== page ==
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Rhodes collection at Spink

Spink London has issued an early warning of the firm’s Sept. 27 sale of Part II of the North East Indian coins from the Nicholas Rhodes collection.

Nicholas Rhodes is widely acknowledged to have assembled one of the finest and most extensive collections of the coinage of Tibet, Nepal, Bhutan, the former North East Indian Kingdoms of Assam, Tripura, Cooch Behar, Jaintiapur, Kachar and Manipur, as well as numerous Indian hill states.

Rhodes super-rarity: octagonal rupee from Assam struck in the name of Jayadhvaja Simha (1648-63). The obverse shows a crudely engraved Chinese character “bao,” within square; the reverse the Chinese character “zang” written mirror-image with a date of 1570 beneath. This coin is probably unique and has never before been offered at auction. It carries an estimate of £5,000-f £10,000 [$7,000-$14,000]. Image courtesy and © Spink London.

Rhodes super-rarity: octagonal rupee from Assam struck in the name of Jayadhvaja Simha (1648-63). The obverse shows a crudely engraved Chinese character “bao,” within square; the reverse the Chinese character “zang” written mirror-image with a date of 1570 beneath. This coin is probably unique and has never before been offered at auction. It carries an estimate of £5,000-f £10,000 [$7,000-$14,000]. Image courtesy and © Spink London.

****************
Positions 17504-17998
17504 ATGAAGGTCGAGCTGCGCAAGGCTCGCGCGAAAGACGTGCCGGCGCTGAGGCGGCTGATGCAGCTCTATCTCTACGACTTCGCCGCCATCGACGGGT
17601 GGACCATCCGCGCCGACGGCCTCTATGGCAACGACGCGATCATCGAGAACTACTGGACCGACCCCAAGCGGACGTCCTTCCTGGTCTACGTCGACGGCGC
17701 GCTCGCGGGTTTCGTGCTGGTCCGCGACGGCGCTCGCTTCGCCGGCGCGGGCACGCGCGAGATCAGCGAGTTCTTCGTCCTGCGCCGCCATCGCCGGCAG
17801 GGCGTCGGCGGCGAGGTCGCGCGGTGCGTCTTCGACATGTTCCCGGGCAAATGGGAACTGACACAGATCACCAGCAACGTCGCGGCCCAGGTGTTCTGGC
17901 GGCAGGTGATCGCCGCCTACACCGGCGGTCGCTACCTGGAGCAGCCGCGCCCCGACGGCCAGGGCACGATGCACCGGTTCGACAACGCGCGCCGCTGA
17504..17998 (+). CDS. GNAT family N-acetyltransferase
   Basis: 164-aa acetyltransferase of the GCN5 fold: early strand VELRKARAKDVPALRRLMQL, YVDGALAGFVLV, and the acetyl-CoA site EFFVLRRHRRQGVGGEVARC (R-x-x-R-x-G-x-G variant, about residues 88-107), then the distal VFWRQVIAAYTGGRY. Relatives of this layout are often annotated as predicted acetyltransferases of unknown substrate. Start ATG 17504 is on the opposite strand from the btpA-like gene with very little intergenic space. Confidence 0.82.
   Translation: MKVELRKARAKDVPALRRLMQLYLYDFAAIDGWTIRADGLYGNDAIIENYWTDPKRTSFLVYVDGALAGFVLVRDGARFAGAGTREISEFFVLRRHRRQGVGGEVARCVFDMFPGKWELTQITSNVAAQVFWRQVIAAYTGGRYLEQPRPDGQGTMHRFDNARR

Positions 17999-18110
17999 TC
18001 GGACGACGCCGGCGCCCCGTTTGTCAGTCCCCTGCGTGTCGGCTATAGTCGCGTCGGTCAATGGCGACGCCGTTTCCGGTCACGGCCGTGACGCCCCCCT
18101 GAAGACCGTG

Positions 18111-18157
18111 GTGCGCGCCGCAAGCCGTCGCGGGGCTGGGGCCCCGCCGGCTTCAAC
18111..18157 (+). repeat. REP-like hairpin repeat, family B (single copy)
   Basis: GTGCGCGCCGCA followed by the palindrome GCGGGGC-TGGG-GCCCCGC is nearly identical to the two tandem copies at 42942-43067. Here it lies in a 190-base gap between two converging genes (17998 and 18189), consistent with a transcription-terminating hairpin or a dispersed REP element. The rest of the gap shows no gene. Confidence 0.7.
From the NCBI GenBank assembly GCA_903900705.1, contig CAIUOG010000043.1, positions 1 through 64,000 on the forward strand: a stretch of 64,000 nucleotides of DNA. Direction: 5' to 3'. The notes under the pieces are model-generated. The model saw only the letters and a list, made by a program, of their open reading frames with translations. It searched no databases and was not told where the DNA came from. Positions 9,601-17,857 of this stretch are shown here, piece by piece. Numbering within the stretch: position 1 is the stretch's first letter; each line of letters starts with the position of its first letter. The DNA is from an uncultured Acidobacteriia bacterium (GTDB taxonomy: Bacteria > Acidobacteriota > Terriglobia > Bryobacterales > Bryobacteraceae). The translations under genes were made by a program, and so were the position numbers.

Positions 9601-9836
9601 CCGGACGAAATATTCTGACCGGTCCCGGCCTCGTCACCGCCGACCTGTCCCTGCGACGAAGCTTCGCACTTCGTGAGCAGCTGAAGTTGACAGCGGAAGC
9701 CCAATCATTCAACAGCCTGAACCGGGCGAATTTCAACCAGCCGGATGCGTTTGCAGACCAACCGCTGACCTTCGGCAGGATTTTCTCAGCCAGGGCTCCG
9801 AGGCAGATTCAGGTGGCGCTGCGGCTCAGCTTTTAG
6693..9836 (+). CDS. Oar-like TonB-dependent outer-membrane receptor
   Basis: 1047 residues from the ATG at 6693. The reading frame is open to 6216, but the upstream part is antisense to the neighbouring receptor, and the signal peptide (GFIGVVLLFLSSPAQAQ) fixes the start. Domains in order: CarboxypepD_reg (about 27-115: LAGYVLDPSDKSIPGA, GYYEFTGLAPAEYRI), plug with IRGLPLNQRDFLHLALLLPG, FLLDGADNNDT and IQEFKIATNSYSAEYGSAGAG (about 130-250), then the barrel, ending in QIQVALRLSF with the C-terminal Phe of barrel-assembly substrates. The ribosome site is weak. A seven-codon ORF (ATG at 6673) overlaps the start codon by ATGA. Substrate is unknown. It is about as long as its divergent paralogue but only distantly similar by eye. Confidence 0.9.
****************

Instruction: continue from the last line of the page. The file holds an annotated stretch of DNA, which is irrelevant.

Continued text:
The coins range from serious top-end rarities to far more modest items. Most are documented in numerous articles and books authored by Rhodes. He was a major contributor to Krause Publications’ “Standard Guide to South Asian Coins and Paper Money since 1556.” As such his coins come with a provenance second to none.

The collection is so extensive that Spink has split it into several sections. The first two were sold in 2013: the Tibetan coins and Part I of those from North East India. Both met with widespread acclaim.

Another Rhodes super-rarity: tanka of the first ruler of Tripura, Ratna Manikya (1464-89). Obverse has lion surrounded by legend [Sri Narayana Charana Para Ratnapure 1386]; reverse human-faced winged dragon probably representing Narasimha, an avatar of the Hindu god Vishnu. The coin is believed unique and has never before been offered at auction. It carries an estimate of £5,000-£10,000 [$7,000-$14,000]. Image courtesy and © Spink London.

Another Rhodes super-rarity: tanka of the first ruler of Tripura, Ratna Manikya (1464-89). Obverse has lion surrounded by legend [Sri Narayana Charana Para Ratnapure 1386]; reverse human-faced winged dragon probably representing Narasimha, an avatar of the Hindu god Vishnu. The coin is believed unique and has never before been offered at auction. It carries an estimate of £5,000-£10,000 [$7,000-$14,000]. Image courtesy and © Spink London.

Just two of Rhodes’ rarities are illustrated here by way of example of the quality and depth of his collection. Both could well be unique. Both have never before been offered at auction. Both are in superior grade.

Rhodes regarded the 17th century octagonal Assam rupee of Jayadhvaja Simha as, “perhaps the most remarkable of all Ahom coins.” Each side carries a Chinese character that together read “zang bao”. Rhodes translates this as “Currency of Tibet”. Tibet borders northern Assam and the coin presumably indicates that there was significant contact between Tibet, China and Assam in the mid-17th century. Possibly the issue was an Assamese-Tibetan trade coin. By the way, the same two Chinese characters appear on coins struck by the Chinese in Lhasa between 1792 and 1836.

Ratna Manikya (1464–89) was the first ruler of the Kingdom of Tripura and the first to issue coins. Much of his currency was experimental.

For more wait for the catalog on www.spink.com/find-auctions.aspx.

This article was originally printed in World Coin News.
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